In Selected Opinion

H.G. Macarious

By Minya Diocese

Security refuses to open a church shut down in Kedwan in deference to sentiments of extremists!

This is to comment on what has been published on social media concerning the continued closure by Security of a Coptic church in the village of Kedwan, in the governorate of Minya.

A full month has passed since the incident, during which we have exercised all attempts but we have not been successful. Using the same logic and justifications the (State) Security apparatus has prevented the Copts from practicing their (religious) rites in the village of Kedwan, Minya, claiming that it was because of objections of some opposing factions in the village, and that it was necessary to be considerate of their feelings. However, this means that there is no consideration for the feelings of the Copts, and those who do not ask for anything but to pray, as if the decision belonged to the opposing factions and not to a great state such as Egypt that should have authority and law.

We have been trying to find any place to hold religious rites, while avoiding prohibitions against the (large) movements of the Copts, and potential dangers. Such places could be a hall, a house or even a simple room with poor ventilation. Even that is also prohibited. And although the constitution guarantees the right of worship, this right is in reality denied by the personal will of local officials. Often times, the matter has become akin to pursuing the Copts to prevent them from praying. In some instances, it has gone to the extent of using force against people and religious leaders.

Although the state constitution affirms the freedom of worship, and despite the fact that the goal and directions of the president both aim at enforcing justice and equality, and reinforcing peace and stability in corners of the country, regrettably the suffering remains the same, the ways are the same ways and the machinations are the same machinations. Every time we are faced with the same hateful scenarios and justifications such as “the situation is tense, the security conditions do not allow.” Or it is perhaps as if it is the (religious) conscience of some in authority that does not allow (opening the church).

It is customary that authorities do not allow us, through official means, to open what has been shut down. Also, it is not allowed to erect any new building or a church. For years, we are no longer building a complete church (with domes, spires, crosses and bells). And the places, which the authorities claim they have agreed to regularize their situations, are in reality places at which (religious) rites have been practiced for many years. These are also places worthy of pity due to their small size and geographic location. Despite that, we have accepted them as means of cooperation on our behalf to help solve the problem.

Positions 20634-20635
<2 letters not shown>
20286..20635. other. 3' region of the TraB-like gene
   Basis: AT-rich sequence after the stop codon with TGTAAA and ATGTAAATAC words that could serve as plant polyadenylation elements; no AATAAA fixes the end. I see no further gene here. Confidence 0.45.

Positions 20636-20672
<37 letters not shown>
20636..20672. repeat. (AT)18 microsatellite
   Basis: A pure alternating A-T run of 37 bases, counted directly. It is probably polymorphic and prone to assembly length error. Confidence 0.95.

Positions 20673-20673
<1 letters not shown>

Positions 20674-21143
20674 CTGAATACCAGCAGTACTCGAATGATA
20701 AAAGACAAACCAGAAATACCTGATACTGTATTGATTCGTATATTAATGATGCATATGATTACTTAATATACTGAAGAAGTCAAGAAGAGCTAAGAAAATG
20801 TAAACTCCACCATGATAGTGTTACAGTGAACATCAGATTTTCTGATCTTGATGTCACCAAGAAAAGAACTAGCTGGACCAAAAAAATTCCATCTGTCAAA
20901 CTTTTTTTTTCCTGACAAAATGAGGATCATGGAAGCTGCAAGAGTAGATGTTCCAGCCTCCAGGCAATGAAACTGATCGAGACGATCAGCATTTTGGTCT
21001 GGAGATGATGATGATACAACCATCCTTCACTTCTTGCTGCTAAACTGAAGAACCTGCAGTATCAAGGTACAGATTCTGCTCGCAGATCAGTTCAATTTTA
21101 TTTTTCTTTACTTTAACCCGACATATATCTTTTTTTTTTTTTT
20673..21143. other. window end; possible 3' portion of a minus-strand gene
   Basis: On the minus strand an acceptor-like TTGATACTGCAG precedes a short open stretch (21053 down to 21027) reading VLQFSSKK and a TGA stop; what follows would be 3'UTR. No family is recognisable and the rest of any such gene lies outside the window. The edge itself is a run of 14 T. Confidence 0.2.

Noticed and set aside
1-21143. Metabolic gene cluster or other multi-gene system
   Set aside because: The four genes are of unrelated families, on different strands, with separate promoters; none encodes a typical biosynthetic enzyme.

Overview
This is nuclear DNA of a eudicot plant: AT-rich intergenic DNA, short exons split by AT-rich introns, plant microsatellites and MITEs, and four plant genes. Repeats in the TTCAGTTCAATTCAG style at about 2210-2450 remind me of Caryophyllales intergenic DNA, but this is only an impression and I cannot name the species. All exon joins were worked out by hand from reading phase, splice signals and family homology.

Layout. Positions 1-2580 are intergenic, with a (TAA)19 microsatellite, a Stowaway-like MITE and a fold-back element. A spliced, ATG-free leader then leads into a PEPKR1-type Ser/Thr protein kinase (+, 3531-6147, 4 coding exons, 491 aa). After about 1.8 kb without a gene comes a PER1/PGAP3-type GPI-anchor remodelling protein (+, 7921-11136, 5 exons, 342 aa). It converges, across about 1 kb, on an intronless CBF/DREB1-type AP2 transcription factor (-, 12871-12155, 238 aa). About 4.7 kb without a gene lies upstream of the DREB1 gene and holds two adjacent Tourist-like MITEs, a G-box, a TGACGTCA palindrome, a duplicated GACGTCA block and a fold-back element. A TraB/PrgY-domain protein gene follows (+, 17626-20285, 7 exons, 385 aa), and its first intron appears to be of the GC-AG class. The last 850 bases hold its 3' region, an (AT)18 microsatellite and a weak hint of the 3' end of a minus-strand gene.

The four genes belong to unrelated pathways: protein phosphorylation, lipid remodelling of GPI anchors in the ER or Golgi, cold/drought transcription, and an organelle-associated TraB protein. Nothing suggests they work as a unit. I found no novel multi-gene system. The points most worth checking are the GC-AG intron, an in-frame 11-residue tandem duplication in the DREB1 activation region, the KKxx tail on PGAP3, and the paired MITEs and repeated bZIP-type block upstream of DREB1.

We have more than fifteen places (of worship) closed on the order of the Security apparatus, despite the existence of formal requests that are imprisoned in the (desk) drawers. Also, there are seventy villages, farmsteads and hamlets without places for prayers.

Going back to Kedwan, the subject of the current crisis, there is actually no disagreements or disputes between the Copts and Muslims. He among them who opposes (opening of the church), if any is found, gives the excuse of the necessity to obtain a security clearance. Regardless whether these may be right in his opposition or not, the authorities instead of responding by pointing out that this is the prerogative of the state institutions, or by stating that allowing prayer is a legal right, they affirm prevention of prayer! In doing so, they underscore at the same time that the opposing factions are right in their reasoning. Also, acquiescing to the will of those opposing would further inflame the discord between Muslims and Copts, implant enmities, and deepen the disagreement, rather than prevent them as some might imagine.

Alas, the way is the same way, and the method is the same method, and the justifications are ready regardless of what his excellence, the president has recommended.

We mentioned (here) what happened. What we stated may satisfy those who claim that the state spoils the Copts and favors them.

We are still waiting, and we will not despair. We published what happened as a reminder, may be the matter calls for the intervention of officials in Cairo, the capital.

“Copts are Egyptians and Mynia is an Egyptian governorate.”

August, 2017
Translated by Coptic Solidarity from:

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